Former Workers' Party (WP) chief Low Thia Khiang clarified yesterday that he had not agreed to a previous assertion by Senior Counsel Davinder Singh that FM Solutions & Services (FMSS) had been "locked in" as the managing agent of the opposition-run town council.
Instead, when he replied in the affirmative, it was to the first part of Mr Singh's question.
The question put to Mr Low was whether he had said that none of three experienced companies would have been prepared to provide managing agent services to the Aljunied-Hougang Town Council (AHTC), and that FMSS was "locked in" as AHTC's agent.
His clarification was made when he was re-examined by his own lawyer Chelva Rajah.
Senior Counsel Rajah had asked him what his answer was to the second part of Mr Singh's question - on whether FMSS was locked in.
Mr Low replied: "No."
Yesterday, Mr Rajah also sought to establish that a hypothetical scenario put to Mr Low by Mr Singh on Wednesday was not realistic.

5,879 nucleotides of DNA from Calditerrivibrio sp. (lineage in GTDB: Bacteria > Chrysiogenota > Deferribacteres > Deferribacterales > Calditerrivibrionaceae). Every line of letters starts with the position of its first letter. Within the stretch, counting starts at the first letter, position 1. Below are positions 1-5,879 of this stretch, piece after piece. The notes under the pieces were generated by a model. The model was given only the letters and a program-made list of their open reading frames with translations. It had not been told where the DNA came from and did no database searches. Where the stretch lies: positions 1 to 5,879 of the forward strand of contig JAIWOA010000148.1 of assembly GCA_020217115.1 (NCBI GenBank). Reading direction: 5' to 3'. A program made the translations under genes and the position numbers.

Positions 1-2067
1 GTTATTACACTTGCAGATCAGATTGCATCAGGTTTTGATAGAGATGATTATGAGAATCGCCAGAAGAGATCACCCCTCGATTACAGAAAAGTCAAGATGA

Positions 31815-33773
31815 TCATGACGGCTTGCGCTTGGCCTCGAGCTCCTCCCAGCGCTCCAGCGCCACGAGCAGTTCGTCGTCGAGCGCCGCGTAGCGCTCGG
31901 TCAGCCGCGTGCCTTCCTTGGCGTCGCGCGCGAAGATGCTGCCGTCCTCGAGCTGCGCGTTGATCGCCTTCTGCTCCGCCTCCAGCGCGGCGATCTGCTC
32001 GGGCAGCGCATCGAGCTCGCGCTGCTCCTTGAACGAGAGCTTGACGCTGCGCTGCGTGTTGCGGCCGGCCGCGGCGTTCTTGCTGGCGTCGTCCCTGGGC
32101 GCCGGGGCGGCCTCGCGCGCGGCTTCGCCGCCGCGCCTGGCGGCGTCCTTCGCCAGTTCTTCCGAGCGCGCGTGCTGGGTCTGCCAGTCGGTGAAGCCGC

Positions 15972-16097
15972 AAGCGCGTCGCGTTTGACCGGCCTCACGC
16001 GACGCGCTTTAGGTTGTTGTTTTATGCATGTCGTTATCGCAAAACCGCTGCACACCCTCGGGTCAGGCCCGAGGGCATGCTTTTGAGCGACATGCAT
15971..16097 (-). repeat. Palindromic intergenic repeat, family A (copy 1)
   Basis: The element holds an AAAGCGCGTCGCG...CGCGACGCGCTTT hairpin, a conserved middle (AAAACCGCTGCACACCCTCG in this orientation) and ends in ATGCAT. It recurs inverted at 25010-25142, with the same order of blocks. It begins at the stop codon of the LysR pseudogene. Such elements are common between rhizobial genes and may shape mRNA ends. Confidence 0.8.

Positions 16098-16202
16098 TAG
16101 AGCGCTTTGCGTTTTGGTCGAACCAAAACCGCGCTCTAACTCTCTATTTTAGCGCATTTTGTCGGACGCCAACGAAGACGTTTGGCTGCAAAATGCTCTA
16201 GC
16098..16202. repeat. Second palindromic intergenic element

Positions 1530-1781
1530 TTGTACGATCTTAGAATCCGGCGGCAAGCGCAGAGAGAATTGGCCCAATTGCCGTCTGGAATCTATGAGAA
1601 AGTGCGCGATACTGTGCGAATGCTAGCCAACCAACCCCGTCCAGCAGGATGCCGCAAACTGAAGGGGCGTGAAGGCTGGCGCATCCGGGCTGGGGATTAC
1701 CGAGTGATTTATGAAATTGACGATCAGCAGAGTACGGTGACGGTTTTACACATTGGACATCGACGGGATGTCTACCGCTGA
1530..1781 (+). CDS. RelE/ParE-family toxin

Mr Singh had said that it seems Mr Low would have rejected a cheaper tenderer with more experience than FMSS and more qualified staff - if it did not fulfil one condition. And that condition is that it must hire the existing staff of WP-run Hougang Town Council, because Mr Low's overriding concern was their employment.
Mr Low had replied: "Yes."
Yesterday, Mr Rajah asked Mr Low if, in reality, he expected any of the established companies to put in such a tender.
Before Mr Low could answer, Mr Singh objected, saying that was a different question and not a clarification of Mr Low's earlier reply.
Justice Kannan Ramesh noted that the thrust of Mr Singh's question had been whether Mr Low's overarching consideration was the employment of the Hougang staff, suggesting the clarification was not relevant.
To this, Mr Rajah replied: "The relevance of my question is to show that the hypothetical is, in fact, a non-existent (one)."
Mr Singh interjected: "My question was not designed to ask him if that hypothetical is something that he accepts, (if it) is realistic or unrealistic; my question was to explore his state of mind and what was driving him at that time."
Mr Rajah replied: "The state of mind that is driving him is not one that is formed by the hypothetical, especially non-existent (ones)... it is formed by reality."
Justice Ramesh said the point had been raised in Mr Low's affidavit, bringing the matter to a close.